5. How much research does the university publish in your chosen department? Some universities are more focused on teaching, others on researching. If they’re active in researching this will be useful if you really want to go far in the subject.
I hope that’s helpful 🙂
Joe York-Fisher answered on 22 May 2020:
I have two suggestions;
— Material Science Engineering is a little known of course that is a fantastic combination of science and engineering. It explores everything about materials from visible damage and material properties, right up into the microscopic and nano worlds. Plus Material science is a profession that fits into almost every industry, so it is much easier to be noticeable for job prospects afterwards.
— My second suggestion is actually more of a club than a course; in some universities there is an opportunity to experience military training along side your university course, the three clubs are called:
— University Air Squadrons – Royal Air Force Experience
— University Officer Training Core – Army Experience
— University Royal Naval Unit – Navy Experience
None of these clubs require you to join the forces afterwards but some people choose to because the clubs give them a great idea of what a military career may be like. Plus the advantages are fantastic, in the University Air Squadron I got free flight training, I went skiiing, I had regiment training, and did loads of other activities!
Chris Dobson answered on 22 May 2020:
I would just say do a bit of research into the courses available, what you would like to do in your career, and most importantly something that fits with what interests you and what you enjoy doing. Remember there are other routes into engineering aside from going to university Try and find out about what life will be like as a qualified engineer to see if you think it is for you, there are many different types of role available! The engineering institutions are good for this and a site I only found out about as a student was prospects.ac.uk, which has some great information about careers.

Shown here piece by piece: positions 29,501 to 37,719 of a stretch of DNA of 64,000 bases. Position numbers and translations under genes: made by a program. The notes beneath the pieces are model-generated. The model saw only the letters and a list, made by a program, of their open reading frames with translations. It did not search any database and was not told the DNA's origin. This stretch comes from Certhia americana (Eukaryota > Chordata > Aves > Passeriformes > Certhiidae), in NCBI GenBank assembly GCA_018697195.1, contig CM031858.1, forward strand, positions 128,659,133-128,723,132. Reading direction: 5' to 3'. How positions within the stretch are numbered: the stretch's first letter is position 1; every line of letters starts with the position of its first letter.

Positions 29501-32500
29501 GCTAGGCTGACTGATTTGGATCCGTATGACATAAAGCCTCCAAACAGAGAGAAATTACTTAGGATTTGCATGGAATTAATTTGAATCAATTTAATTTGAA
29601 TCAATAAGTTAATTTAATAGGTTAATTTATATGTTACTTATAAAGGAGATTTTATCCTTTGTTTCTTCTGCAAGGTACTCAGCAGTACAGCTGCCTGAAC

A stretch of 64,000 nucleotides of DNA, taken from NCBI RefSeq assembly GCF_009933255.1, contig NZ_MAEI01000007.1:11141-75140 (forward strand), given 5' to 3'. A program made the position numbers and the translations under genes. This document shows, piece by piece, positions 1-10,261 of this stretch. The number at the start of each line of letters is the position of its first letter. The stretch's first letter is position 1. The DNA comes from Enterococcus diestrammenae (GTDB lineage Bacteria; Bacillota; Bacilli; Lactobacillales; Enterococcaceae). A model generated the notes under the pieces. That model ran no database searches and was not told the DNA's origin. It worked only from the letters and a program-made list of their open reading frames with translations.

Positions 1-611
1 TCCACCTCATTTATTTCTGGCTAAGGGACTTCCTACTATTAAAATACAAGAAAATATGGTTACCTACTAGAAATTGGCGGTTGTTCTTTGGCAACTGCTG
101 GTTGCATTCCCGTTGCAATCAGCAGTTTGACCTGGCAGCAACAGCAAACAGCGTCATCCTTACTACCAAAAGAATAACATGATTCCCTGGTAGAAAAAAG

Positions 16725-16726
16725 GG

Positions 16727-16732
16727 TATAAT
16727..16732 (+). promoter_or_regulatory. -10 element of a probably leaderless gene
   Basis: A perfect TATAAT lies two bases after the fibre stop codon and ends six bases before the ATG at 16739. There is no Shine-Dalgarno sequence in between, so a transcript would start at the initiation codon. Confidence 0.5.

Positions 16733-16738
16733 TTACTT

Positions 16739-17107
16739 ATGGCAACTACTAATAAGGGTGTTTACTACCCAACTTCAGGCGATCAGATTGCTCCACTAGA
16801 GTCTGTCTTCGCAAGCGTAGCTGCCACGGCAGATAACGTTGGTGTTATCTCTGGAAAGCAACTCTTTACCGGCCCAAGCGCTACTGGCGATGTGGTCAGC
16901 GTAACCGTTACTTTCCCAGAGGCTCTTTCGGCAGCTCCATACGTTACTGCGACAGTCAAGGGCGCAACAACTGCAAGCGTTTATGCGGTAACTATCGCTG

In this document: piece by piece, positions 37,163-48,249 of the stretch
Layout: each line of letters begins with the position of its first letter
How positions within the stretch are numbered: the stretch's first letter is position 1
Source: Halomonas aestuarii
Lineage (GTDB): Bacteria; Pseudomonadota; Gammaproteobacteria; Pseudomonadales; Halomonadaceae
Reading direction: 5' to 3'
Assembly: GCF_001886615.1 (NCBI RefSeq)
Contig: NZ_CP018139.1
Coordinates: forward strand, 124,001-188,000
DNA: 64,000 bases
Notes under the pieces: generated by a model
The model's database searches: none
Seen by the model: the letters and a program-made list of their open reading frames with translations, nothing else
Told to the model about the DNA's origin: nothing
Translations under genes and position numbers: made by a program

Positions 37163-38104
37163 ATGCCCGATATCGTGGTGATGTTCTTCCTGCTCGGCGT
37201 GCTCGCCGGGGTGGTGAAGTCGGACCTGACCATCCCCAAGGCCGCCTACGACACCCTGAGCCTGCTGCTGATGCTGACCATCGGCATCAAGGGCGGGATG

… finally if you do choose an engineering course, try to take advantage of those long summers with internships, they area great way to see what life is like as an engineer. If I was starting over I would definitely look to take more advantage of internships.
Henry Lancashire answered on 22 May 2020:
I you are unsure think about going to a University taster day or virtual open day.
My university (UCL) will be holding its virtual open days from 29 June to 4 July, you can sign up here: https://www.ucl.ac.uk/prospective-students/open-days/ucl-undergraduate-open-days
UCAS has a lot of advice on attending Virtual Open Days: https://www.ucas.com/undergraduate/after-you-apply/coronavirus-covid-19/attend-virtual-open-day and a list of how to tour any university you are interested in: https://www.ucas.com/undergraduate/what-and-where-study/open-days-and-events/virtual-tours
You can find lots of taster days here: https://www.unitasterdays.com/
Michael Slavinsky shared an excellent range of resources on Twitter: https://twitter.com/michaelslav/status/1261547052707782657
Tom Stewart-Brackenridge answered on 25 May 2020:
I would recommend Mechanical Engineering or general engineering as a starting point and specialise further once you know what you would like to get into more specifically.